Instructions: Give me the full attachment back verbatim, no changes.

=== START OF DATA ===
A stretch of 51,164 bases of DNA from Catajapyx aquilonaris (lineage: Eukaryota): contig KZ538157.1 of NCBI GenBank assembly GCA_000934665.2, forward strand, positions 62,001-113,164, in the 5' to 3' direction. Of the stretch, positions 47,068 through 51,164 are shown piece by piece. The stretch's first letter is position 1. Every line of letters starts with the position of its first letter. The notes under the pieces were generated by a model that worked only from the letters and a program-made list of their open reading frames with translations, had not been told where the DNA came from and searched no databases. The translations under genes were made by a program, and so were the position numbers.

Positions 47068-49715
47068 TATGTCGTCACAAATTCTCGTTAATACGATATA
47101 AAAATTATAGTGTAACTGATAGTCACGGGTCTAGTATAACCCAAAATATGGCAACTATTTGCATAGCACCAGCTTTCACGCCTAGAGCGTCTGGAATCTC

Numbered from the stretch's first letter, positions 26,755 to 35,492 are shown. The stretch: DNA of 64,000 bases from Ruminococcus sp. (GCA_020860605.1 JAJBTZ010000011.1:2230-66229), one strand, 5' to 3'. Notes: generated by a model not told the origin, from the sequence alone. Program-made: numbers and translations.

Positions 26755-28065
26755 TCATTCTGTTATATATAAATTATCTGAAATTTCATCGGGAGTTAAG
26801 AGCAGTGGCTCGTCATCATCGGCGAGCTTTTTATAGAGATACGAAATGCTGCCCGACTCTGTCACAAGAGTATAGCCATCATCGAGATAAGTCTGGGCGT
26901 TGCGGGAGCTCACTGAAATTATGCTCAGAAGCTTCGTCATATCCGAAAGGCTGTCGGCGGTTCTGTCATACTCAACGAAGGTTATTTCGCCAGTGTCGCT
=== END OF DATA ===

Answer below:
A stretch of 51,164 bases of DNA from Catajapyx aquilonaris (lineage: Eukaryota): contig KZ538157.1 of NCBI GenBank assembly GCA_000934665.2, forward strand, positions 62,001-113,164, in the 5' to 3' direction. Of the stretch, positions 47,068 through 51,164 are shown piece by piece. The stretch's first letter is position 1. Every line of letters starts with the position of its first letter. The notes under the pieces were generated by a model that worked only from the letters and a program-made list of their open reading frames with translations, had not been told where the DNA came from and searched no databases. The translations under genes were made by a program, and so were the position numbers.

Positions 47068-49715
47068 TATGTCGTCACAAATTCTCGTTAATACGATATA
47101 AAAATTATAGTGTAACTGATAGTCACGGGTCTAGTATAACCCAAAATATGGCAACTATTTGCATAGCACCAGCTTTCACGCCTAGAGCGTCTGGAATCTC

Numbered from the stretch's first letter, positions 26,755 to 35,492 are shown. The stretch: DNA of 64,000 bases from Ruminococcus sp. (GCA_020860605.1 JAJBTZ010000011.1:2230-66229), one strand, 5' to 3'. Notes: generated by a model not told the origin, from the sequence alone. Program-made: numbers and translations.

Positions 26755-28065
26755 TCATTCTGTTATATATAAATTATCTGAAATTTCATCGGGAGTTAAG
26801 AGCAGTGGCTCGTCATCATCGGCGAGCTTTTTATAGAGATACGAAATGCTGCCCGACTCTGTCACAAGAGTATAGCCATCATCGAGATAAGTCTGGGCGT
26901 TGCGGGAGCTCACTGAAATTATGCTCAGAAGCTTCGTCATATCCGAAAGGCTGTCGGCGGTTCTGTCATACTCAACGAAGGTTATTTCGCCAGTGTCGCT